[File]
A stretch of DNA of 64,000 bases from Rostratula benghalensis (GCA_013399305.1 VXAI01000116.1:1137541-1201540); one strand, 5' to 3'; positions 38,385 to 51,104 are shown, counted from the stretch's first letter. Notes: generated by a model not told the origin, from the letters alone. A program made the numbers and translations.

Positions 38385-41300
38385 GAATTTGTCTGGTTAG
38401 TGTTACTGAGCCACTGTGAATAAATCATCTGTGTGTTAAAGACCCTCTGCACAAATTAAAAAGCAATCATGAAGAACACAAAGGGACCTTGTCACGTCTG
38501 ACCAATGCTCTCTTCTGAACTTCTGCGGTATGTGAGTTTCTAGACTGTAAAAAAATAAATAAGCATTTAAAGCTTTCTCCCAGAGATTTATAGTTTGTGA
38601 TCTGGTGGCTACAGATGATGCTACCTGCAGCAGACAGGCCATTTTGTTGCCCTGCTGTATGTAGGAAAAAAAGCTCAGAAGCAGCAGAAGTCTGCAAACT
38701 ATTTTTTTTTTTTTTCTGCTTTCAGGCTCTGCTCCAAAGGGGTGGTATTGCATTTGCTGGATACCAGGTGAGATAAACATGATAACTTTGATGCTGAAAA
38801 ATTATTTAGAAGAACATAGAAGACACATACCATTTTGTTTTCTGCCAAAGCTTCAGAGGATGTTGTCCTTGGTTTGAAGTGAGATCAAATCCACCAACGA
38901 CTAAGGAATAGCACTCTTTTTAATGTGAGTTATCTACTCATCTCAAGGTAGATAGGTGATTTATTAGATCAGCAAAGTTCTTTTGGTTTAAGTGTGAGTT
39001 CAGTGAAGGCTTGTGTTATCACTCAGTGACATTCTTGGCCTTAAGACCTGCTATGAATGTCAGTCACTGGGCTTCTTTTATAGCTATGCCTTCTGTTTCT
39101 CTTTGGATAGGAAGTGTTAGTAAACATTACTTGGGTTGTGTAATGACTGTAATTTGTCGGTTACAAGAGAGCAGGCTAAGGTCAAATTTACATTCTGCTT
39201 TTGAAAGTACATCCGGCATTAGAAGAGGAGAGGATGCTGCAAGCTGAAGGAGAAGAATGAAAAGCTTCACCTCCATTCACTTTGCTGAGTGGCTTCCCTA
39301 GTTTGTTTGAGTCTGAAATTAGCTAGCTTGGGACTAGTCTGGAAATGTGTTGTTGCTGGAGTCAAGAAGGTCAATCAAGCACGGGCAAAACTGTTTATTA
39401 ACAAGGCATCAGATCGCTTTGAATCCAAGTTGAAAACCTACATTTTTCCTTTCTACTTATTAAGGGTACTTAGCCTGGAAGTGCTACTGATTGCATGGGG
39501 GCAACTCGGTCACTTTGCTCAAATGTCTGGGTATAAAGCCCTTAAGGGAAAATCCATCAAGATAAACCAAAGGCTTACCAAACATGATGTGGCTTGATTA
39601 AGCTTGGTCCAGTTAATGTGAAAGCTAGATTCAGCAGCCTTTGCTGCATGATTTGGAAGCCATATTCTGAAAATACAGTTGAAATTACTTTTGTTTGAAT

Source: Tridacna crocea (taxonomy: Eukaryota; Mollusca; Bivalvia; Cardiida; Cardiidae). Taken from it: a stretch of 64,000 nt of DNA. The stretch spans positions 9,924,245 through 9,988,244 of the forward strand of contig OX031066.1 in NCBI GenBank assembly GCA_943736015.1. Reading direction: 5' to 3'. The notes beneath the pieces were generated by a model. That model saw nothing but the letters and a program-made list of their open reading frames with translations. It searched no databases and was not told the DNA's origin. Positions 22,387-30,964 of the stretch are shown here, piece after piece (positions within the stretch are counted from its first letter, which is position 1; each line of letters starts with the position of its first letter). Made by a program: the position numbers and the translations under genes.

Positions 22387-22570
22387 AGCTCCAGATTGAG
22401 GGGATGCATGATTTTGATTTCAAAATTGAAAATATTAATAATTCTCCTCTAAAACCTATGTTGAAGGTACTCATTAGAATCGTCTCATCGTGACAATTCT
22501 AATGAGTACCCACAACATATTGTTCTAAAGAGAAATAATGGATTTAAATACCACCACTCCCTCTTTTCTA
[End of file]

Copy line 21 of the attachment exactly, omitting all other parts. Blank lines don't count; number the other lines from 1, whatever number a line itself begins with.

22501 AATGAGTACCCACAACATATTGTTCTAAAGAGAAATAATGGATTTAAATACCACCACTCCCTCTTTTCTA